A NEW GIG: Men’s wear veteran Paul Rosengard was walking around the MAGIC Man trade show floor with a new badge. The executive, who had worked most recently for Perry Ellis and had also spent a long career with Randa, is now consulting for Li & Fung. Rick Darling, U.S. president for the Hong Kong-based manufacturer, revealed: “Paul has joined us on a consulting basis. He’ll be working with us on new projects. Paul is a highly regarded executive and we’re happy to have him on board.”

ARAD IN LONDON: Artist and designer Ron Arad FASHION MAD: John Slattery and Talia Balsam of “Mad Men” took made an appearance in London Wednesday to open his in Nanette Lepore’s show Wednesday. The couple, who play the exhibition “Ron Arad: Restless,” at the Barbican Art Gallery. divorced Roger and Mona Sterling on the show, were happily The exhibition spotlights some of Arad’s best-known pieces, dressed down compared with their on-screen characters from such as his Rover Chair through to the Bodyguard series of the Sixties. “After being on that show, I appreciate any chance tactile, bubble-like aluminum sculptures. But there are also to dress down,” said Slattery. “I’m more of a T-shirt and jeans newer works, such as “Oh the Farmer and the Cowman Should Be Friends,” a stainless steel shelving unit shaped kind of guy.” like a map of America, its states split into separate ACNE TREATMENT: Edgy Swedish fashion brand Acne has found boxlike compartments, along with some pieces that are a hot spot for its first Acne Studio outpost in London. The label, still in progress. which boasts prime locations such as Paris’ Palais Royal and Curator Lydia Yee said Arad was clear the New York’s Greene Street, said its first London unit would show shouldn’t be a “conventional bow on Dover Street. The tony Mayfair street is also home overview.” “Ron would turn up to Comme des Garçons’ Dover Street Market. Acne [to the gallery] wearing a T-shirt Studio’s stand-alone space, which will house the label’s printed with the title of Ed Collection, Pop, Denim and Miniature lines, is slated Ruscha’s [exhibition] ‘I Don’t to open this summer. Bolstering its presence in the Want No Retro Spective,’” said English Capital, the brand will also open its first Yee, who added the gallery concession in Harrods department store in March. instead gave Arad “free rein to try things out.” Arad, FIRST PRIZE: Hermès International is celebrating meanwhile, said the name its upcoming equestrian extravaganza in Paris of the show had influenced with a limited edition watch that pays homage some of the works included to its saddle-making roots. The release of the in it. “It’s called Restless, so Arceau Equestre Grand Palais will coincide with we thought, let’s make stuff Saut Hermès, an international show-jumping event move,” he said. Indeed, the to be held at the Grand Palais on April 3 and 4. exhibition includes springing chairs The automatic timepiece features a bridle-leather — which visitors can sit on — a book strap and a second hand shaped like a riding crop. case set in a wheel called Reinventing Hermès noted it was 109 years since the first the Wheel and a piece called Inverted equestrian event was staged at the Grand Palais. Pin Hole Camera, which slowly rotates, The Arceau Accordingly, it will produce only 109 examples of dappling specks of white light continually Equestre Grand the watch, priced at 2,900 euros, or $3,945 at around a dark room. The exhibition, which Palais watch current exchange rates. is supported by Dolce & Gabbana — the from Hermès. designers have worked with Arad since 2006 LOOKING AHEAD: A late start wasn’t good news for when they hosted an exhibition for the artist Diesel. Five minutes before the show’s scheduled start, people in Milan — runs through to May 16. were still being kept outside and the lone small tent meant to give cover from a driving sleet was quickly filled. More than a THIS OLE FROCK: Curiously, Sarah Jessica Parker few guests made attempts to get past the guards and inside, opted to wear vintage Bill Blass, not Halston, for to no avail. Inside, the Misshapes quickly seated themselves in her coming-out party Monday night. Her stylist, the front row. While they have several more shows to attend and Tracy Cox, bought the $900 printed metallic even more after parties to DJ, the trio already have their sights evening coat last fall at the NoLita boutique set on London and Paris. Frock. “The Sex and the City” actress-turnedFROM LAURA’S LIPS: On Wednesday morning, actress Laura Linney, currently on Broadway as a war-injured photographer in the play “Time Stands Still,” managed to squeeze in time to take in the Michael Kors show. This spring, she also will be seen in the new James Ivory film “City of Your Final Destination” alongside Anthony Hopkins and Charlotte Gainsbourg, in which she plays Carolina, the icy, isolated widow of a famous author who spends her days painting and drinking on a Uruguay estate while sporting impeccable white shirts and slicked back buns. But the actress was as warm and friendly as they come from her front row perch. Skin glowing, dressed in a pale blue Kors dress, she chatted about the importance of clothing in her acting, the transformative power of fashion and keeping things simple.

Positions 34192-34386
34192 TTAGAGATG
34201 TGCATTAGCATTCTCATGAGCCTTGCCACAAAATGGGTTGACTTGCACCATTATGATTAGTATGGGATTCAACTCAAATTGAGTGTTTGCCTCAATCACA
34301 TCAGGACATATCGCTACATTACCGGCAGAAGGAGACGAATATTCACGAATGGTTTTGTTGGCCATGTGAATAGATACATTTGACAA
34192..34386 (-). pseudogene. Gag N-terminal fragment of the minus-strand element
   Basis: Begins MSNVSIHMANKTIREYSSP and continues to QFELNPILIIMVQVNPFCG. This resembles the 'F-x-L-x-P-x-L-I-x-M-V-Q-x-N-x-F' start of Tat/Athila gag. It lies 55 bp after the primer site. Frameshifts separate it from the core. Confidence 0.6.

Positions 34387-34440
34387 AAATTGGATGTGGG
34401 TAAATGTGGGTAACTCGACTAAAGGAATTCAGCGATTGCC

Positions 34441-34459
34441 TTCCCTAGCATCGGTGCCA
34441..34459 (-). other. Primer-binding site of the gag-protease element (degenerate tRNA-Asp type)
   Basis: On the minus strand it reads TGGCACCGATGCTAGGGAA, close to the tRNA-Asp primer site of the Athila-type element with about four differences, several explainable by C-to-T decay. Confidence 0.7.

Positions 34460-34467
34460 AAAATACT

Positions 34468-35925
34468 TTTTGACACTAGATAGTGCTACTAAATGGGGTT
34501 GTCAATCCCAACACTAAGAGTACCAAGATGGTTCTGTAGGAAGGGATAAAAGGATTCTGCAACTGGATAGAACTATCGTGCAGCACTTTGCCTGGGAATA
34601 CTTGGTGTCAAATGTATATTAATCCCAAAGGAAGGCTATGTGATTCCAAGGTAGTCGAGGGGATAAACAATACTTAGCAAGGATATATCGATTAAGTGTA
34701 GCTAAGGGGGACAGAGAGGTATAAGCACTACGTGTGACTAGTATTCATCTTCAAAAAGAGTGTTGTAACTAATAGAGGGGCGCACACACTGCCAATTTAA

clothes. I love wearing them. They’re comfortable, they’re chic.

WWD: What brings you to Michael Kors today? Laura Linney: Well, Michael has always been extremely generous and I love his

WWD: And is that why you gravitate toward Michael’s aesthetic? L.L.: I tend to lean towards the clean, slightly modern, hopefully chic way to go.

WWD: And as an actress how does clothing play into your roles in films and plays? I know especially in your upcoming film “City of Your Final Destination,” clothing is so imperative to your character in expressing who she is. L.L.: Oh, certainly. It certainly says a lot about who you are and who you want to be and who you aspire to be. WWD: And in your personal life do you find you take a more spare approach because you have to put on those costumes for your characters? L.L.: Yes I do actually. You’re right, you’re absolutely right.

Laura Linney


Musical Tribute, Women's Wear Daily | 18.02.10